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Tony winner and ‘Spamalot’ star Michael McGrath dies at 65

McGrath was a beloved actor on Broadway, with his career spanning more than three decades.
/ Source: TODAY

Michael McGrath, known for his roles in “Spamalot” and “Tootsie” on Broadway, has died, has confirmed. He was 65.

Over the course of his career, McGrath has appeared in more than one dozen stage productions on Broadway from 1992 to 2022, according to Playbill. He made his Broadway debut in “My Favorite Year,” which was followed by roles in “Little Me,” “Memphis,” “She Loves Me,” as well as “On the Twentieth Century.” 

In his most recent Broadway role before his death, he was the standby for three roles in “Plaza Suite” starring Sarah Jessica Parker, including the role of Sam Nash, which was played by Matthew Broderick.

McGrath earned his first Tony Award nomination in 2005 for best featured actor in a musical for his role as Patsy in “Spamalot.” Less than a decade later in 2012, he earned his second nomination and first win for best actor featured in a musical for his role as Cookie McGee in “Nice Work If You Can Get It.”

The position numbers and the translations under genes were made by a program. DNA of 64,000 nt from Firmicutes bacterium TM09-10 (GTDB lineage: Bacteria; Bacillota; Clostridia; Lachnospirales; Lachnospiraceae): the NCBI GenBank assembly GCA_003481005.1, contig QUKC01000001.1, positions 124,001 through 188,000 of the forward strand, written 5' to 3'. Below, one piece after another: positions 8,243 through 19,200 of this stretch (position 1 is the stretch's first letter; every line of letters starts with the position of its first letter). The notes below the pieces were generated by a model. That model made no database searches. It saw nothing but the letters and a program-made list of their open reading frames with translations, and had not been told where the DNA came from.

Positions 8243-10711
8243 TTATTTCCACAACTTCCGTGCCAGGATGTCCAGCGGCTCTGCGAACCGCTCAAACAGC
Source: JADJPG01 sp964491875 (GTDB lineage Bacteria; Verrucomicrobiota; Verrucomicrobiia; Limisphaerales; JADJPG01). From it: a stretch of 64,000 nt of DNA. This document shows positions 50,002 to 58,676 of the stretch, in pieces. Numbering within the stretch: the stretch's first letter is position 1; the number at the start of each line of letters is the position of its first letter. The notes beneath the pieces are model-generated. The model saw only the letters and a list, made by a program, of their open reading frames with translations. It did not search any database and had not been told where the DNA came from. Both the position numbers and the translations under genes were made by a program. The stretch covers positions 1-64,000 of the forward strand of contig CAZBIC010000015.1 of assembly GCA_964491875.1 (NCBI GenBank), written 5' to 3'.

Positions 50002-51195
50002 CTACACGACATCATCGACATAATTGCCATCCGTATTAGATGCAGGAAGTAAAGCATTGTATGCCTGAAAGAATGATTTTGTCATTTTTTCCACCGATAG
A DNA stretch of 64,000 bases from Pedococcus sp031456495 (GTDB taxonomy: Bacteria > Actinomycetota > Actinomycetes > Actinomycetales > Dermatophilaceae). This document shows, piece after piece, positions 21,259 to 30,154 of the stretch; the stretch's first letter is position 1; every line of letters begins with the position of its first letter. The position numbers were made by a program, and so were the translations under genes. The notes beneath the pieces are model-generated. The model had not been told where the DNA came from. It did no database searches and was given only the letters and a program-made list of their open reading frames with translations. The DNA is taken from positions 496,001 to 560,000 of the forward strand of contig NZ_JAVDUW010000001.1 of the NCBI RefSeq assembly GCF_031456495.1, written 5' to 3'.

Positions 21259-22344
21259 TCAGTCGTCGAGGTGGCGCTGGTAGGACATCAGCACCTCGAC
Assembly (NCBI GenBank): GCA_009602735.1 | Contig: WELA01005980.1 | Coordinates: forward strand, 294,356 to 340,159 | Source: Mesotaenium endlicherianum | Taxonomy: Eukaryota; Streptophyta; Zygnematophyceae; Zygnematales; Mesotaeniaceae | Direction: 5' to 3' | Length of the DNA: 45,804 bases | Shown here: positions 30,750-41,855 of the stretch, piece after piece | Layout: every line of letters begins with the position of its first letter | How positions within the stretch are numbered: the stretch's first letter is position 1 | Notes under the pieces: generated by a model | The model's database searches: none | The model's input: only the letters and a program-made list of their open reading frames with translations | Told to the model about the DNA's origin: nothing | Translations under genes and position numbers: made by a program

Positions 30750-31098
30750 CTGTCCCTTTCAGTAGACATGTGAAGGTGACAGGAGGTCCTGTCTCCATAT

His other accolades include two Drama Desk Award nominations for outstanding featured actor in a musical for his roles in “Swinging On A Star” and “Spamalot” and one win for “Nice Work If You Can Get It.”

Prior to his three-decade long career on Broadway, he appeared in several iterations of “Forbidden Broadway” from 1988 to 1996, Playbill reported. McGrath also starred in several of productions by New York City Center Encores!, including “Du Barry Was a Lady, “The Boys From Syracuse,” and “Follies.” 

Outside of his work on Broadway, McGrath served as the sidekick on Martin Short’s talkshow, “The Martin Short Show,” which ran for one season from 1999 to 2000.

McGrath is survived by his wife of 30 years, Toni Di Buono, who he met while they co-starred in “Forbidden Broadway” in Boston. The couple shared one child, their daughter Katie Claire McGrath.

The actor's daughter re-posted several tributes on her Instagram story, including one posted by the St. Louis Municipal Opera Theatre, known as The Muny, which read in part, “His comedic spirit, kind heart and devoted work ethic will be forever missed by all those who called him a friend.”

She also shared a tribute from actor Phil Sloves, who wrote, “This one hurts on so many levels.”